Facts About Cocaine
If you snort, smoke or inject cocaine or care about someone who does, you more than likely have some unanswered questions about the nature and effects of this powerful drug.
Cocaine is a powerfully addictive stimulant that causes dramatic changes in the brain and behavior. Once regarded as the status and power drug of the ’80s and early ’90s “me generation,” cocaine-in its various forms continues to wreak havoc on the lives of millions of Americans and their families.
With the possible exception of sucking and chewing coca leaves, as do natives of the high plains and mountainous regions of South and Central America, there is no safe way to use cocaine. It is proven to have a powerful effect on the brain and behavior and has high addictive potential.
Cocaine, more than any other drug of abuse, has direct and immediate access to the brain’s pleasure center. It causes disruption in the delicate chemistry that regulates mood, pleasure and survival drive.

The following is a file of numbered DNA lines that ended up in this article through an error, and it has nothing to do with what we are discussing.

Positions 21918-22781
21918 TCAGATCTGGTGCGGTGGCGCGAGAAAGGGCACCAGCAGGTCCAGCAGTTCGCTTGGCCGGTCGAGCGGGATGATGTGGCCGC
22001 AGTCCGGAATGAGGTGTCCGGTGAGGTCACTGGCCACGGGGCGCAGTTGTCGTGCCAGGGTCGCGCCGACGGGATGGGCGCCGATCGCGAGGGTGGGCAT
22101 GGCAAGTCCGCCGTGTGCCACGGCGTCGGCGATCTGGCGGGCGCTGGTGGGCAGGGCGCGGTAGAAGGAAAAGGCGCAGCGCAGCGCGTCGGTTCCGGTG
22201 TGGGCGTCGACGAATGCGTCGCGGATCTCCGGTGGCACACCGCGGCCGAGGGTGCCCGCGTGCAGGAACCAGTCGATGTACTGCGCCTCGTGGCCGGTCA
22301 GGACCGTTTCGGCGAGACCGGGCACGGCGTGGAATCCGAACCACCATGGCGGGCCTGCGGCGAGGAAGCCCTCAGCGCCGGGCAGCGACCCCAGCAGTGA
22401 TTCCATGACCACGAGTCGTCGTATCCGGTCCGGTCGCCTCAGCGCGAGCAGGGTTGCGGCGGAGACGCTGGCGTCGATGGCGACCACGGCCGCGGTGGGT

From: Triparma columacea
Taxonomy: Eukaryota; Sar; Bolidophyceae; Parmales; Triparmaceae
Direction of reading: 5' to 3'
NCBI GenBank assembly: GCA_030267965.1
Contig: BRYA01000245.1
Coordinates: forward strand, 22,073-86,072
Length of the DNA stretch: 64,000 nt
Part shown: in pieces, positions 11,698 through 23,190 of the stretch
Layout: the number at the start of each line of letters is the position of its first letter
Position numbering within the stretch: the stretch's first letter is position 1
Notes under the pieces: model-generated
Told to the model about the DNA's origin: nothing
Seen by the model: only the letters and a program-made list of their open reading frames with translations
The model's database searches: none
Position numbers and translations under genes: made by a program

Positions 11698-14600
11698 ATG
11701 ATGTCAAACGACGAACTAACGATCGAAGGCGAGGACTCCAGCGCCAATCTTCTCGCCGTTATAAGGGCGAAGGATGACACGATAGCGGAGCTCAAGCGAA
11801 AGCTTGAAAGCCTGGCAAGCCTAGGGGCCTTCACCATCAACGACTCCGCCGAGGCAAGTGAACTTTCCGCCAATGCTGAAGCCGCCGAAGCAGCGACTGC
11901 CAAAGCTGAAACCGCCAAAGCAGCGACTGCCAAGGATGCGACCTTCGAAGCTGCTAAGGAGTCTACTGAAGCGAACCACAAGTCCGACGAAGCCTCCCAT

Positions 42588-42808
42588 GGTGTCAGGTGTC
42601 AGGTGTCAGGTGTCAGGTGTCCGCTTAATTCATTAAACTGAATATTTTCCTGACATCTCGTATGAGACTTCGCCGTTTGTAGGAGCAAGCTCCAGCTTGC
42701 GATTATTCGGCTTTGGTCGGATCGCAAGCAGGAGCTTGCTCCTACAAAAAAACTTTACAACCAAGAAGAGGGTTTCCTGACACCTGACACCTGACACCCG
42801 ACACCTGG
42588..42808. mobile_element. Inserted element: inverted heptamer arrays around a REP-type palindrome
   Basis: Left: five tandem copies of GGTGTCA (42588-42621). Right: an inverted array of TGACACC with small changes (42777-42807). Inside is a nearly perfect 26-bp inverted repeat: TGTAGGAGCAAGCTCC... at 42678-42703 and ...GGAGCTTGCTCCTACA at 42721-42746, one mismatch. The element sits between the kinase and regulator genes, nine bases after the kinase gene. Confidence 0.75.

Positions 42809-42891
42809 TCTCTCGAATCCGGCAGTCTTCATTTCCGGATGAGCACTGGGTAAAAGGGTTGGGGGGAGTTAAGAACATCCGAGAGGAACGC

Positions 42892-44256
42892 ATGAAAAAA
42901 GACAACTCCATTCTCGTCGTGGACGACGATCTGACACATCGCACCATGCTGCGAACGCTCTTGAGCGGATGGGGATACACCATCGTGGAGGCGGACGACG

Before the cocaine epidemic of the late ’70s and early ’80s, the drug was believed to be safe and not addicting. This was due, in part, to the belief that in order for a drug to be addictive, a user had to suffer withdrawal symptoms when it was withheld.
In other words, addiction was synonymous with withdrawal symptoms. Learning the truth about cocaine’s powerful addiction potential has been a costly and painful lesson to millions of users and their families, and to our nation.
How cocaine-induced brain changes result in changes in thinking, attitudes, self-destructive behavior and lifestyle has led neuroscientists to understand that addiction is a multifaceted brain disease which produces dramatic changes in one’s thinking, feeling and behavior.